IMPORTANT: Account security


TranceFix Crew
Jun 27, 2020
3,967 Posts
2,851 Thanked
Hello everyone,

There are some indications that one of our users (@definitelynotadj) has been hacked. His avatar was changed, his posts meddled with, his password and email changed as well. Because we don't know what was the weakness that led to the hacking, we can't trust his email address and IP anymore, and therefore he probably won't be able to access his profile at all even with our intervention. The profile and IP have been banned as well, and since we don't know him personally, we can't verify it's him securely. That may happen to some of you as well.

I want to talk to you about account security, what could've been his mistake, and what you can do to improve your account security.

1. Password

Upon inspection, I could see that he had a 6-character password. Admins can't see your passwords at all, so there's nothing to worry about, but we can see how long they are. Generally, the longer your password, the harder it becomes to break with brute-force algorithms. But that is not all. Password-breaking algorithms also check for commonly used passwords such as "password", "123456" etc.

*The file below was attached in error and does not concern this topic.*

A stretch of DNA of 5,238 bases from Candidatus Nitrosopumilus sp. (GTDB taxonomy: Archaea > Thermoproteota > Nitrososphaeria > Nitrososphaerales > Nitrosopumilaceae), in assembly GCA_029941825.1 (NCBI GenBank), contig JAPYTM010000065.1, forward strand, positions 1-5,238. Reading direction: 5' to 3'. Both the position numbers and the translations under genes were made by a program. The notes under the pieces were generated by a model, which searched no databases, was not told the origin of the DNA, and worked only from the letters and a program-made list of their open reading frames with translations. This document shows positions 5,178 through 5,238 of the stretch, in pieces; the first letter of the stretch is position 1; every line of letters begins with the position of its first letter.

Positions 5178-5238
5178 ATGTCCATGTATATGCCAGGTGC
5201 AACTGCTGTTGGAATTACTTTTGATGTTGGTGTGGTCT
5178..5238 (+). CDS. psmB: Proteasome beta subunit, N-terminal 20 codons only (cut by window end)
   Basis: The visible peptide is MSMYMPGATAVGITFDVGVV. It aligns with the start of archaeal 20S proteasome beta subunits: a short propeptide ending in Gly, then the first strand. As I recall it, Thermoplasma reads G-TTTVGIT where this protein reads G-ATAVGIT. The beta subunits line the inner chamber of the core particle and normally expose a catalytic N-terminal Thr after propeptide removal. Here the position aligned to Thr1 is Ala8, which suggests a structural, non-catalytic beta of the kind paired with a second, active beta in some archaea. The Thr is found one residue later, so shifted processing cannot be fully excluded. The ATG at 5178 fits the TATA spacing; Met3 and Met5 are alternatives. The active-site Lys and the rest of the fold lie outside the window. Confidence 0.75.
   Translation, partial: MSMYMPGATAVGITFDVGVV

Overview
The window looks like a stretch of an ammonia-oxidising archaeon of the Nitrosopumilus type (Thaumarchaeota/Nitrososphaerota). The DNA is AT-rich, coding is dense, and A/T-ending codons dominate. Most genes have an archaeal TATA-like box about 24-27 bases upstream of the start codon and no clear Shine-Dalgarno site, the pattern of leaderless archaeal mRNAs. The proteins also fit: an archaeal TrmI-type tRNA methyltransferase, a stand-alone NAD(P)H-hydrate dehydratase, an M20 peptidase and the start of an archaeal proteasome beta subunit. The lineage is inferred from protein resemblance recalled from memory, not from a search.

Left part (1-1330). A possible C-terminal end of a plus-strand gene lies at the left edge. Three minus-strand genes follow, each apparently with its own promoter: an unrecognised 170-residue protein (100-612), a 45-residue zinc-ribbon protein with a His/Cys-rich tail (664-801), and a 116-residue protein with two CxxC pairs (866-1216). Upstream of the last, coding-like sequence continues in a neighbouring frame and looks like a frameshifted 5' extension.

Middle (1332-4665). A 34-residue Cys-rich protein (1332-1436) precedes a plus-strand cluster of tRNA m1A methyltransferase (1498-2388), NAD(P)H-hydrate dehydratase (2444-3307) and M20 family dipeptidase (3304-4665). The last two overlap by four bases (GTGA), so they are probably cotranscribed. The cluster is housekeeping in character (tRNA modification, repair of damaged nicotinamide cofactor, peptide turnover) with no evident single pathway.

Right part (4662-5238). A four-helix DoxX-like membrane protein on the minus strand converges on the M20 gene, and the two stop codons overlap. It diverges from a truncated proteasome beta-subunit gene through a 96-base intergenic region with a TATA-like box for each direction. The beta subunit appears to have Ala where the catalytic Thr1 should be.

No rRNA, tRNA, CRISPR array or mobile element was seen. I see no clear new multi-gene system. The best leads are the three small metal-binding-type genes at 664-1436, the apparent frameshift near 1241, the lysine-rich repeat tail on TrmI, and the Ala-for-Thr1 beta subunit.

Advice: Use strong, long (and randomly generated) passwords.

There are some apps for this (password managers). Some of them are Firefox Lockwise (comes with Mozilla Firefox, free to use), LastPass, DashLane etc. I'll give you a list below. Some are free, some are paid. You can also use random generators, but then you have to store your passwords safely and securely, and type them in manually each time. There are also apps/websites that will test the strength of your passwords, but I'm not sure about how reliable or secure they are.

I personally use Firefox Lockwise, because it is integrated into Mozilla Firefox browser, has an Android app, and is completely free and easy to use. It randomly generates your passwords and keeps them synced between devices. Hassle-free, really.

If you do not want to use them (though I still encourage it), here are some tips for stronger passwords:
- Don't use names.
- Don't use dates.
- Don't use obvious and commonly used passwords.
- Don't reuse your passwords.
- Make your passwords long.
- Make your passwords as random as possible.
- Use letters (uppercase AND lowercase), numbers, spaces and symbols.
- Change them from time to time.

Some additional resources:
- Best Password Managers of 2020
- Choosing a Bulletproof Password
- How Navy SEALs Create a Bomb Proof Password
- Google - Create a strong password & a more secure account
- Avast - How to create a strong password
- 8 tips to make your password as strong as possible

2. Two-Step Verification